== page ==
Let’s say a company is thinking of using your private data in a new way. This could a new feature that collects more private data, or uses already-collected data in new ways, like face recognition. Or it could be a policy change, like customising ads based on browsing history. In any case, not everyone will be okay with the change. How should the company disclose it?
There are a spectrum of approaches it can take, from the least privacy-respecting to the most. The more sensitive a change is, the higher a level of privacy disclosure is warranted. Get it wrong, and you lose users’ trust.
I’m not taking a stand on whether a change that reduces your privacy is good or bad. That depends on the feature, and the person making the judgment. I let Google Maps track where I’m, so that it shows me a customised and more useful map that shows the places I care about. But someone else may take a different view. Phrasing it as a binary question, “Is it right for Google Maps to track my location?” is often misguided. When it comes to privacy, there’s often no one right answer.
Rather, the question should be, “Did they notify me appropriately?” And “appropriately” depends on how sensitive the change is. I’ve identified several levels of disclosure, ordered from the least privacy-respecting to the most.
Put differently, when a user has a negative opinion of a change you’re making — they see no value, and only a loss of privacy — the lower the level of disclosure you choose, the more you piss that user off and lose their trust.
Which is not to say that you should automatically choose the highest level of privacy disclosure, because then fewer users will use your feature, missing the benefits it provides.
Level 1: We’ll do something with your private data, and you have no choice about it: Here, the company makes a change that reduces your privacy, and doesn’t let you opt out. An example is US cellular network Verizon’s supercookies. If you as a user disagree with the decision, you’ll find that this is the worst approach for the company to take: It advertises that they’ll do whatever they feel like, and if you don’t like it, screw you.
A real-world analogy is finding out that a friend has “borrowed” your car for a few hours without telling you, and when you tell him not to do it again, he says he doesn’t care for your opinion.
Level 2: We’ll let you opt out, if you discover it: The company provides an opt-out, but doesn’t proactively inform users. If you discover it, you can toggle the setting to opt-out. The problem is that hearing about bad news from a third party reduces your trust in the company.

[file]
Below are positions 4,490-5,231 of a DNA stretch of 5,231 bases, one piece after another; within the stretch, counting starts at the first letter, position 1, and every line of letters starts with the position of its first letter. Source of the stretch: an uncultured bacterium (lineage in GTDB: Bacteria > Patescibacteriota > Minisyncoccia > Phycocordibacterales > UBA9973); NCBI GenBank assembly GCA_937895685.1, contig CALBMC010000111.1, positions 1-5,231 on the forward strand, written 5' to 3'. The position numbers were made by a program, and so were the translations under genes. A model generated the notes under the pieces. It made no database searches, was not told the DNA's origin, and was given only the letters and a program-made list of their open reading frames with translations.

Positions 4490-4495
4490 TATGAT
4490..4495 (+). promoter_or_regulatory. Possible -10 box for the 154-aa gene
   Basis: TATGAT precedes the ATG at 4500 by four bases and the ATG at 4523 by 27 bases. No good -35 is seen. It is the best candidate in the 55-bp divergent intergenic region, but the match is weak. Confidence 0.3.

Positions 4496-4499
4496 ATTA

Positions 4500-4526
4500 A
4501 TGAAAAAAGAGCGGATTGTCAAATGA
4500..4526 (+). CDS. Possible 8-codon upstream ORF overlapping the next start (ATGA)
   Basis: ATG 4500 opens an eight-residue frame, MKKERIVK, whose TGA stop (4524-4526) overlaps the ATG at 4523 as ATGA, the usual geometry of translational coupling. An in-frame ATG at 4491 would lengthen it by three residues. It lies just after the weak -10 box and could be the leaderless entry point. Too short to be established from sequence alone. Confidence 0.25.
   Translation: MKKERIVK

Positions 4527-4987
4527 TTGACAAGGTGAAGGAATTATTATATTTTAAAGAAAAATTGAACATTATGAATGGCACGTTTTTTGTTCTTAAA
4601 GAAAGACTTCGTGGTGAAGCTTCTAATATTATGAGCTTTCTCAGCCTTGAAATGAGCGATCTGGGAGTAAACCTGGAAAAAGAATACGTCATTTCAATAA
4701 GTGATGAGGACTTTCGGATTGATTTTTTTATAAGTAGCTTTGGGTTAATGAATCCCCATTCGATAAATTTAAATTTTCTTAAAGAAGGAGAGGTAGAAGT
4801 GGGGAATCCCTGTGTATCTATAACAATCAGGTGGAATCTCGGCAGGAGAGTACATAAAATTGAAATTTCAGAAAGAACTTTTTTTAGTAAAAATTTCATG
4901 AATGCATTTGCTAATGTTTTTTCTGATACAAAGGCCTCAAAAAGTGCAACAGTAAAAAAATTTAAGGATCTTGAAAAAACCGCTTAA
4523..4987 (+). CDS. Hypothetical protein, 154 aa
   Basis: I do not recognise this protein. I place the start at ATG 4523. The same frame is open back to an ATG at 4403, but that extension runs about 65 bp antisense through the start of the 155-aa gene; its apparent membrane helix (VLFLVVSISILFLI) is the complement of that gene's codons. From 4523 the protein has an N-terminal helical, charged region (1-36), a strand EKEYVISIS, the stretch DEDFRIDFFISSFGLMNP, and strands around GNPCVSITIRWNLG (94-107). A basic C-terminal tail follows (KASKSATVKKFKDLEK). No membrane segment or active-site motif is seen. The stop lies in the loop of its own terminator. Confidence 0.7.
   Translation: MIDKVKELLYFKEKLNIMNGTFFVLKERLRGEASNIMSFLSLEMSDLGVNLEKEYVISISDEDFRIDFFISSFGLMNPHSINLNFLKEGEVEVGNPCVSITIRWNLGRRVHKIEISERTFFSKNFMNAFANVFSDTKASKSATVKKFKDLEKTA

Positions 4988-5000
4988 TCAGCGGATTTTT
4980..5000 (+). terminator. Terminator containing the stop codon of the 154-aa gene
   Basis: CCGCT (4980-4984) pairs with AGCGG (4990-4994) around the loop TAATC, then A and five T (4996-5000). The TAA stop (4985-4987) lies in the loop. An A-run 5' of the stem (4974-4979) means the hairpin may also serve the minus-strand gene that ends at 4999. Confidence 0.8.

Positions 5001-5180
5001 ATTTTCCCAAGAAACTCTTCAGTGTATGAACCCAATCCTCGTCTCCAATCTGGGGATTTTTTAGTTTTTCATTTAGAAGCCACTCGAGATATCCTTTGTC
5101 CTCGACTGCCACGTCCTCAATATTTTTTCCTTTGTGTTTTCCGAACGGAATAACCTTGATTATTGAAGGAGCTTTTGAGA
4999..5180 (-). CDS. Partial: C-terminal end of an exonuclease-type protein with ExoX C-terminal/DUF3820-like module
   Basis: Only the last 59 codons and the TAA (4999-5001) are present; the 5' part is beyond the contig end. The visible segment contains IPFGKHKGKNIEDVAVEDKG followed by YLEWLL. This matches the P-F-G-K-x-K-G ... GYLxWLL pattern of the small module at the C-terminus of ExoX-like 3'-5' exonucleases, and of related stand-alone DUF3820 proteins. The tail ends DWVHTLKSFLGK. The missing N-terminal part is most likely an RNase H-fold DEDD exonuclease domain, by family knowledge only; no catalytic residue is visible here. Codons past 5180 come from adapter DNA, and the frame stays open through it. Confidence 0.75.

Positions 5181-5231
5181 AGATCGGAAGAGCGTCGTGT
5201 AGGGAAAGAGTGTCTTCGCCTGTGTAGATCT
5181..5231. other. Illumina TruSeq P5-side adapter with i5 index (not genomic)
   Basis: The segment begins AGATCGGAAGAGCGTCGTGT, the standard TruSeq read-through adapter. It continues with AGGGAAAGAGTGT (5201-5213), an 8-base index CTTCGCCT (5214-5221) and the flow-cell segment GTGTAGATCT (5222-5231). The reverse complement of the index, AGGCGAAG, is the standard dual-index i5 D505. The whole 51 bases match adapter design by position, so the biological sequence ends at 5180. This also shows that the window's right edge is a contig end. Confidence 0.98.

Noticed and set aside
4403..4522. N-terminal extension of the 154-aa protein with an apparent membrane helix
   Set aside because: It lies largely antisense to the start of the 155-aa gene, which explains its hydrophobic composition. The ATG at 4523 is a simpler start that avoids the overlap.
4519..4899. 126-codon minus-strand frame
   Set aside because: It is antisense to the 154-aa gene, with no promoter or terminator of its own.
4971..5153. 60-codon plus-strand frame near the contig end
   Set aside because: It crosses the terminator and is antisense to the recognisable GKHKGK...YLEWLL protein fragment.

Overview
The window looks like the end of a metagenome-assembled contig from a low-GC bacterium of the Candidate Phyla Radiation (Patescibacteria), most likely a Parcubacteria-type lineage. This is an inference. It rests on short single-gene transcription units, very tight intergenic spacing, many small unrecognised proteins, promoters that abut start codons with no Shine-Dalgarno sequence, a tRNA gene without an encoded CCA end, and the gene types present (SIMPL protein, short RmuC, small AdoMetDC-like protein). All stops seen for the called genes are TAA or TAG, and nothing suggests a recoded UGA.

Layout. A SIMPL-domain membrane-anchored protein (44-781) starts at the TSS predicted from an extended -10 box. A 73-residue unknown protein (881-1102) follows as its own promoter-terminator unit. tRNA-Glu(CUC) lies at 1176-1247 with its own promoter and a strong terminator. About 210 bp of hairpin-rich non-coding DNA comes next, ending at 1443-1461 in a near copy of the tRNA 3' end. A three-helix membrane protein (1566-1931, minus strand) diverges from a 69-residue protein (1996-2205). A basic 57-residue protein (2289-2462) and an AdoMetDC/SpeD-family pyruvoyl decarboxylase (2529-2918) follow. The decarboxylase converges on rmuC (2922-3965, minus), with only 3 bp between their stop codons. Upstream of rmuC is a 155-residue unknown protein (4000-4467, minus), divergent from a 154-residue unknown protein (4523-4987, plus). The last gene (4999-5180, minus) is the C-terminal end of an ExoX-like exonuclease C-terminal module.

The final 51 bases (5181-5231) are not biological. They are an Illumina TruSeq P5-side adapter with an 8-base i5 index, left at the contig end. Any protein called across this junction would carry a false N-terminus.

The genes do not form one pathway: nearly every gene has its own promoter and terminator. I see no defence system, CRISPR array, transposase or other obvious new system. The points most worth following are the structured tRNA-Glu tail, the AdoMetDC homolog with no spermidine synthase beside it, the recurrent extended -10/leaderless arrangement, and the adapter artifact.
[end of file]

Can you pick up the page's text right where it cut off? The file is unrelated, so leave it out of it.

This is like the aforementioned car-borrowing friend agreeing not to do it again when confronted about it. He still didn’t bother to tell or even ask you. You heard about it from a third person.
Level 3: We’ll inform you after the fact: Here, you get a dialog box that says:
We have been doing XYZ.
[Opt out] [OK]
This still reduces trust, because the damage is already done. I once found myself thinking, “Assholes. They invited themselves to misuse my private data, violating my trust in them, and are now telling me after the fact.”
This is like the aforementioned friend saying, “Hey, I took your car without asking you, and I’ve now returned it. I’ll take it again the next time I need it, unless you tell me not to.”
Level 4: We’ll inform you ahead of time: Here, you get the same dialog box as before, but before the change goes into effect. The default — if you just press OK or close the dialog box or ignore the notification — is still the same: the company goes ahead and uses your private data for whatever purpose you were notified about. The only difference is that you’re notified ahead of time, before the damage is done.
If you disagree, this still feels wrong. I once found myself thinking, “These jerks are out to violate my privacy. Good thing I’ve read the fine print to guard myself from them.” When your users think they have to guard themselves from you, you’re in an antagonistic relationship. You’ve failed, at least for that user.
This is like the aforementioned friend saying, “Hey, I’ll take your car this Saturday.”
Level 5: We’ll ask you ahead of time (opt-in): This time, the default is more conservative. It’s an opt-in, rather than the opt-out of earlier levels. If you do nothing, your private data won’t be used for whatever purpose you’ve been asked about.
This is highly privacy-respecting, and will piss off hardly anyone. But many people will miss the benefits of the feature, since the majority stick with the defaults.
This is like the aforementioned friend asking, “Can I borrow your car this Saturday?”
Level 6: We won’t do it: Some things are judged to be such bad ideas that the company doesn’t do it at all, not even as an opt-in. For example, Google doesn’t sell your search history to the highest bidder.
In summary, these are six levels of increasing privacy disclosure. Choose the right level depending on how sensitive you judge the change you’re making to be, and you win users’ trust. Get it wrong, and you lose users’ trust, and subject yourself to bad press and government action.